Wednesday, May 21, 2008

PROFESSOR HILLARY CLINTON'S LESSON IN POLITICAL HISTORY

Down in Boca Raton, Florida, Hillary Clinton is doing her best imitation of, well, people like me. Politico reports that "Clinton, at times sounding like a modern history professor, praised the abolitionists, suffragettes and civil rights pioneers and talked about her own efforts to fight legislative redistricting and voter identification initiatives that she said dilute minority voting power."

She analogizes her effort to count the contested results of the premature primaries in Michigan and Florida to the actions of courageous activists who "refused to accept their assigned place as second-class citizens. Men and women who saw America not as it was, but as it could and should be, and committed themselves to extending the frontiers of our democracy. The abolitionists and all who fought to end slavery and ensure freedom came with the full right of citizenship. The tenacious women and a few brave men who gathered at the Seneca Falls convention back in 1848 to demand the right to vote."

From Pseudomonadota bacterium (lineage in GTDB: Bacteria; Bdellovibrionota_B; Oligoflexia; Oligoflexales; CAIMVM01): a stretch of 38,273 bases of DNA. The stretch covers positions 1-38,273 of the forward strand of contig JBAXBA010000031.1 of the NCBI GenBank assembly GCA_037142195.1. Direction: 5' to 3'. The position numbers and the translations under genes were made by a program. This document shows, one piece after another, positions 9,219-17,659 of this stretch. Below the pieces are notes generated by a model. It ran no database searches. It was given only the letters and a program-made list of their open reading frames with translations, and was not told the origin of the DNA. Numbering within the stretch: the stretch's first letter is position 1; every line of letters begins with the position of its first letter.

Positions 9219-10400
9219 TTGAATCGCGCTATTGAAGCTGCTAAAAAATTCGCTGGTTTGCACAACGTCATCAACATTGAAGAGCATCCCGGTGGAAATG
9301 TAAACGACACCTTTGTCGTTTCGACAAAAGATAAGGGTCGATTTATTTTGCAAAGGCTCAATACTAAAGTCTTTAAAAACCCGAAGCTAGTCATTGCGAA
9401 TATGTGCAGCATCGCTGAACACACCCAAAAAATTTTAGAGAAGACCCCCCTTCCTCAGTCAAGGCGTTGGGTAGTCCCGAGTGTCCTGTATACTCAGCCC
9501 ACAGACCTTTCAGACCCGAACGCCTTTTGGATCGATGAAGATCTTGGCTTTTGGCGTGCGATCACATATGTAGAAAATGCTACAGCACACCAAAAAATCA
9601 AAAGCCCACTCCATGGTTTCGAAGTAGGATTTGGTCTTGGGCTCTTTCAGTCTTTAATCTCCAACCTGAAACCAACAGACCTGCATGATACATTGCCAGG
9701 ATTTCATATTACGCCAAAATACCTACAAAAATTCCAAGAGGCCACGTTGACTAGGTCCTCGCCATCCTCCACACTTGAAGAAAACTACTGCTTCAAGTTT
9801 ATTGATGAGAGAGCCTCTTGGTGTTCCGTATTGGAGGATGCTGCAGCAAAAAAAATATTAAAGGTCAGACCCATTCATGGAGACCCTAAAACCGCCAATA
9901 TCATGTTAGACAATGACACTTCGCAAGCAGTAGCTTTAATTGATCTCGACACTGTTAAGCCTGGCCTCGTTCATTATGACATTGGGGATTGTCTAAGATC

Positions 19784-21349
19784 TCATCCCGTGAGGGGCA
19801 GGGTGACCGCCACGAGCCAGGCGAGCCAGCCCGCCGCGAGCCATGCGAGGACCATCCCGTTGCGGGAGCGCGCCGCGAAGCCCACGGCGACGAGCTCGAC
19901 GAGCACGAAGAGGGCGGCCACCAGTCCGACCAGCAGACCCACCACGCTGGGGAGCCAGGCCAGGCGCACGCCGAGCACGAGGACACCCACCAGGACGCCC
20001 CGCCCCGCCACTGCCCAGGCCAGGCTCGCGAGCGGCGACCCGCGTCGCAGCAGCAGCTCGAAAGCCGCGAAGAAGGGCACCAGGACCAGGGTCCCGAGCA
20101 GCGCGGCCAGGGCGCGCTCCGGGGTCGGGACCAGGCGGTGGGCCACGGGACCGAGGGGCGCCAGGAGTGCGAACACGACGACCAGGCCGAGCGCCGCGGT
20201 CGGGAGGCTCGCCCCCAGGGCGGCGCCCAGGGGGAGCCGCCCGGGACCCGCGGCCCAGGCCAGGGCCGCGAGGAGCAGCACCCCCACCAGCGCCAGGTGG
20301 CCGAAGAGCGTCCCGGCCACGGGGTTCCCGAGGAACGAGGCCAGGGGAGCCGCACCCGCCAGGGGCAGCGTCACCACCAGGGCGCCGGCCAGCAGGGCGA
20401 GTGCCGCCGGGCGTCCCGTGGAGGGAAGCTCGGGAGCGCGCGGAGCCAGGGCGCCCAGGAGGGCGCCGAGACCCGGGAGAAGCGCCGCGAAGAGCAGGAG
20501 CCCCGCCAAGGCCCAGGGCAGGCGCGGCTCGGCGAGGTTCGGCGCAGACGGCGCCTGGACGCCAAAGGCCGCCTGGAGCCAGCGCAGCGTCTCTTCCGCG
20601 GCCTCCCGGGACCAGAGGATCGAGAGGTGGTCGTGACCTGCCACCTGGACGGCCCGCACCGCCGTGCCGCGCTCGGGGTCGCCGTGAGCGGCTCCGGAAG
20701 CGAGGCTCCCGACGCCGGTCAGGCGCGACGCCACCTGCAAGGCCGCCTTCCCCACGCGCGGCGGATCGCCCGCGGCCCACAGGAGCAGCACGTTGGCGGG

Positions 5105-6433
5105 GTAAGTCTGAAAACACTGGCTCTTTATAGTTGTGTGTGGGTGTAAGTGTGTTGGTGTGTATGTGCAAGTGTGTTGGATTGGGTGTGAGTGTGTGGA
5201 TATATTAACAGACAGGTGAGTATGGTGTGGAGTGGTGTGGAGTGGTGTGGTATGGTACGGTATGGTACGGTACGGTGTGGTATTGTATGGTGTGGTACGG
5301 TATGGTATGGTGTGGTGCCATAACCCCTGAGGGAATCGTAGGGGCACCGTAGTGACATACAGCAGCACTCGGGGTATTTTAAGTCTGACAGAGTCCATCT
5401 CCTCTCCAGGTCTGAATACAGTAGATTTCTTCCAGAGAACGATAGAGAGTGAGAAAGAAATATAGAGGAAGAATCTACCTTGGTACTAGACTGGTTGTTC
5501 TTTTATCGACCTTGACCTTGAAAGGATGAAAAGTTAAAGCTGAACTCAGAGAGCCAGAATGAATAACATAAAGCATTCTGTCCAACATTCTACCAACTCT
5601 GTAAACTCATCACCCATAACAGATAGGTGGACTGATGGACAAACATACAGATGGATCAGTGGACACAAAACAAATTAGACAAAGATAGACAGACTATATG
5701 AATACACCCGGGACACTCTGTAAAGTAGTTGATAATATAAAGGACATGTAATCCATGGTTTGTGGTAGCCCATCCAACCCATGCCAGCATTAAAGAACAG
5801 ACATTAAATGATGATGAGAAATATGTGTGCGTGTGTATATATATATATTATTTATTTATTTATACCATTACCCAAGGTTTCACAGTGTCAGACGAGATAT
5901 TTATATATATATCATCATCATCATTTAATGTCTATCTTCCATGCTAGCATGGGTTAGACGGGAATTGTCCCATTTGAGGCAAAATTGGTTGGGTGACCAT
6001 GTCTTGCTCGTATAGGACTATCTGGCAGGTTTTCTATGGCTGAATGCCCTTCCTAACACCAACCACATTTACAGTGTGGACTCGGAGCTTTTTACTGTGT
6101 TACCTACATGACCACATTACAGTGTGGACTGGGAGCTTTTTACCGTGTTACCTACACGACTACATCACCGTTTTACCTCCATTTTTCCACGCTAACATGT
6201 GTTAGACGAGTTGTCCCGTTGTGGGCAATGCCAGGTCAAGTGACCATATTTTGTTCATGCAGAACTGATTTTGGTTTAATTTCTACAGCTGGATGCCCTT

I am all in favor of voting rights--and I agree that it is in the interest of the Democratic Party to figure out how to handle the unresolved mess of the Florida and Michigan primaries. But Hillary's analogy is history as hyperbole. With all due respect to candidate Clinton, she is no Elizabeth Cady Stanton or Lucretia Mott. If she were, she would have long ago figured out a way to let the Michiganians and Floridians revote, after a full campaign with both candidates represented on the ballot. For the sake of the Democratic Party, I do hope that she and Obama reach some sort of amicable agreement that allows the seating of those two states' delegations. But ultimately, their fate does not rise of the level of enslaved African Americans or disenfranchised women.